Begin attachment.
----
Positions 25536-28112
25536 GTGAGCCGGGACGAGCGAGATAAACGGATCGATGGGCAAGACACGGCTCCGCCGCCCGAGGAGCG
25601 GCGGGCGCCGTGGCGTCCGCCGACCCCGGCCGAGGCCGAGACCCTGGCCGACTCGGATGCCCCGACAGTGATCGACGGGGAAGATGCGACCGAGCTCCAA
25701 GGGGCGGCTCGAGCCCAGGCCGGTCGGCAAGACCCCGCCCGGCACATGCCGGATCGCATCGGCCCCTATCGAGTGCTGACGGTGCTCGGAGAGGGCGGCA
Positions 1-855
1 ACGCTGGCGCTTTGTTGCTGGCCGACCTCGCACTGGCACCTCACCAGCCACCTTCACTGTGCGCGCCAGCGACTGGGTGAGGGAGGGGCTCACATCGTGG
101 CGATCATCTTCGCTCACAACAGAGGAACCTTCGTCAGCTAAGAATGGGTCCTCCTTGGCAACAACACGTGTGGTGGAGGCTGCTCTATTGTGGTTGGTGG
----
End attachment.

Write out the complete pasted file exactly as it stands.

Positions 25536-28112
25536 GTGAGCCGGGACGAGCGAGATAAACGGATCGATGGGCAAGACACGGCTCCGCCGCCCGAGGAGCG
25601 GCGGGCGCCGTGGCGTCCGCCGACCCCGGCCGAGGCCGAGACCCTGGCCGACTCGGATGCCCCGACAGTGATCGACGGGGAAGATGCGACCGAGCTCCAA
25701 GGGGCGGCTCGAGCCCAGGCCGGTCGGCAAGACCCCGCCCGGCACATGCCGGATCGCATCGGCCCCTATCGAGTGCTGACGGTGCTCGGAGAGGGCGGCA
Positions 1-855
1 ACGCTGGCGCTTTGTTGCTGGCCGACCTCGCACTGGCACCTCACCAGCCACCTTCACTGTGCGCGCCAGCGACTGGGTGAGGGAGGGGCTCACATCGTGG
101 CGATCATCTTCGCTCACAACAGAGGAACCTTCGTCAGCTAAGAATGGGTCCTCCTTGGCAACAACACGTGTGGTGGAGGCTGCTCTATTGTGGTTGGTGG